Graphics Programs Reference
In-Depth Information
You may have noticed that I let out two fairly important new elements: audio and video .
h at's because it's hard to know exactly how to treat them. Block? Inline? All depends on how
you plan to use them. Anyway, you can place them in the declaration that makes the most
sense to you.
But what about really old browsers, like IE6? (Note I said “old,” not “unused.” In an interesting
subversion of popular culture, browser popularity has very little to do with age.) For those,
you need to use a bit of JavaScript in order to get the browser to recognize them and therefore
be able to style them. h ere's a nice little script available at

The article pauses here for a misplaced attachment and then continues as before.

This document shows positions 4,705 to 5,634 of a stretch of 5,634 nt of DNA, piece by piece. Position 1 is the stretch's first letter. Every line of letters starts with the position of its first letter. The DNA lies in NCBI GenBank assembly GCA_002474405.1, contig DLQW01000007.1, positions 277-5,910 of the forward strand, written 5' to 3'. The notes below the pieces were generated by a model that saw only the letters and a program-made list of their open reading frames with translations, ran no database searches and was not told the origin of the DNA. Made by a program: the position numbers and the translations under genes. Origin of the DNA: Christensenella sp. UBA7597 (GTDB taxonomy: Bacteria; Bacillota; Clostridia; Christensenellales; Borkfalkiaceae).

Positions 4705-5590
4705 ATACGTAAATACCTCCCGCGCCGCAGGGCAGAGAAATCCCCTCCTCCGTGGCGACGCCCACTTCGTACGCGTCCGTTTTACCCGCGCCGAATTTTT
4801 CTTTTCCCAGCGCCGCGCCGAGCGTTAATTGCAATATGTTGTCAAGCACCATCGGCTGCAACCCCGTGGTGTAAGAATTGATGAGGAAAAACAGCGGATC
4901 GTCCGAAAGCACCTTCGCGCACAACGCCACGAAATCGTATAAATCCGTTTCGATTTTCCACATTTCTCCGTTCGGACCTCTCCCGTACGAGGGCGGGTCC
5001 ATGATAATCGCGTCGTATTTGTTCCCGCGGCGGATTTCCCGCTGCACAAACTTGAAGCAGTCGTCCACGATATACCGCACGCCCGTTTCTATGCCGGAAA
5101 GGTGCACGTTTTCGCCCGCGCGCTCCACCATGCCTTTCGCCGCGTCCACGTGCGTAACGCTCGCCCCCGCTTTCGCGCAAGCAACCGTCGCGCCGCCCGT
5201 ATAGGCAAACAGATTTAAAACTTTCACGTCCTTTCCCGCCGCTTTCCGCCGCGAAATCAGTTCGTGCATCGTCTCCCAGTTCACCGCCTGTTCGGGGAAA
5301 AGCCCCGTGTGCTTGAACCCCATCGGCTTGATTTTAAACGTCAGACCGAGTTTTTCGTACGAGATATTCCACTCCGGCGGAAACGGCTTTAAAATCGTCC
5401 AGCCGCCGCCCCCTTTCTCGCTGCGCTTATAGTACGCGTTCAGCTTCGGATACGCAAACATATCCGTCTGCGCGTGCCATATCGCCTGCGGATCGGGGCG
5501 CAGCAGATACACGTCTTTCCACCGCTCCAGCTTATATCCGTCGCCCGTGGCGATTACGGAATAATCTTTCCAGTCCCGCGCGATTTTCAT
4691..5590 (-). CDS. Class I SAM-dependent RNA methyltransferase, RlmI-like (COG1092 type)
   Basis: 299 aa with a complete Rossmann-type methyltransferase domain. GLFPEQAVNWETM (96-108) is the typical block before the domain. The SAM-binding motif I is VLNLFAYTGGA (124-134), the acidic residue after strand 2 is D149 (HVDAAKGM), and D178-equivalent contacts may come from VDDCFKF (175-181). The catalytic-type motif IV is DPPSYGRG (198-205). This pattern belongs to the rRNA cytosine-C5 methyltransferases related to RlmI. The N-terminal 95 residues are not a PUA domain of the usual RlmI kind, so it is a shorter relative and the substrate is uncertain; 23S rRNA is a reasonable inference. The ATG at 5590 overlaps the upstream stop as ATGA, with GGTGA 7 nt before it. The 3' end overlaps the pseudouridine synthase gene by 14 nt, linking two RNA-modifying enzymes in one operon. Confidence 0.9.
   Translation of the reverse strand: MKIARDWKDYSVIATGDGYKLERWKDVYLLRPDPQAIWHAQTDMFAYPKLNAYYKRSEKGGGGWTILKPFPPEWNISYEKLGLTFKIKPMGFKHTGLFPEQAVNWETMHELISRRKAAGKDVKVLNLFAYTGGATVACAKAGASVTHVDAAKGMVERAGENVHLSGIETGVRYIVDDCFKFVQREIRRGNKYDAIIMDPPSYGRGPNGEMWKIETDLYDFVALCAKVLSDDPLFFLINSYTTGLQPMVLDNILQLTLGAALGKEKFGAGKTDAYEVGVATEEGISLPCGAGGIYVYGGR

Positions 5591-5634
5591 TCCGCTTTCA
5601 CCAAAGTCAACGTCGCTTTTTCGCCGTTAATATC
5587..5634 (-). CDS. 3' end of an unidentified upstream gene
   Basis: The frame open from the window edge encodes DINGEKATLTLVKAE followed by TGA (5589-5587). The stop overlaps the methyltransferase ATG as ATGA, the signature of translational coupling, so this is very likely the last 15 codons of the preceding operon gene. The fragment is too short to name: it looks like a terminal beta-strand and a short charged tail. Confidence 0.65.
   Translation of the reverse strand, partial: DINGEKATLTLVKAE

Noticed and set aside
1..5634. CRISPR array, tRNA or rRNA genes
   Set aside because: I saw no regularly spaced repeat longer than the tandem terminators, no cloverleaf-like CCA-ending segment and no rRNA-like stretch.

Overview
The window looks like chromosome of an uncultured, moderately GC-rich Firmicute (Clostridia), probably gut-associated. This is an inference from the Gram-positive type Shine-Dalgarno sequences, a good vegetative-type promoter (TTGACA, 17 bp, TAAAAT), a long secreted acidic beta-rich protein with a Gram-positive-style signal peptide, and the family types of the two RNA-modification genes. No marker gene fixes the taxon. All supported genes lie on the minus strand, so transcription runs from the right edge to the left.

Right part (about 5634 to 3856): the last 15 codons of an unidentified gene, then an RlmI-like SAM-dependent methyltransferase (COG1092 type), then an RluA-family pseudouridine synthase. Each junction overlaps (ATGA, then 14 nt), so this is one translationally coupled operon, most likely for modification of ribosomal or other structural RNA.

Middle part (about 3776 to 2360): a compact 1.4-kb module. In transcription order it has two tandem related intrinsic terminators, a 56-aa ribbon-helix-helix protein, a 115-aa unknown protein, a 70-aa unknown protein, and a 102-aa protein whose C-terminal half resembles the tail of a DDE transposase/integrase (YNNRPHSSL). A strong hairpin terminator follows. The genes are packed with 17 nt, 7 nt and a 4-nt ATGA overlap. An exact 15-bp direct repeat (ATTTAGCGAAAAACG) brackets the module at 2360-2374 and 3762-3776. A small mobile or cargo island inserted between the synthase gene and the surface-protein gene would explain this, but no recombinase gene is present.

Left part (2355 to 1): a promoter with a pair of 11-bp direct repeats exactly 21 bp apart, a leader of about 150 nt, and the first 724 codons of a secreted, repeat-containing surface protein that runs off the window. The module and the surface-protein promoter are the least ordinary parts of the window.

downloads/html5.js that auto-forces old versions of IE to play nicely with HTML 5
elements. If you're going to use and style them, you should dei nitely grab that script and put
it to use.
Once you've gotten your browser ducks in a row and quacking “h e h reepenny Opera,” you
can get down to styling. Remember: h ere's really nothing new about styling with these new
elements (see Figure 7-1). For example:
figure { float : left ; border : 1px solid gray ; padding : 0.25em ; margin : 0 0 1.5em
1em ;}
figcaption { text-align : center ; font : italic 0.9em Georgia, "Times New Roman",
serif ;}
< figure>
< img src="splash.jpg" alt="A toddler's face is obscured by a rippled and
dimpled wall of water thrown up by her hands slapping into the surface of
the swimming pool in whose waters she sits.">
< figcaption>SPLASH SPLASH SPLASH!!!< / figcaption>
</ figure>
Figure 7-1: A styled HTML 5 fi gure and fi gure caption.
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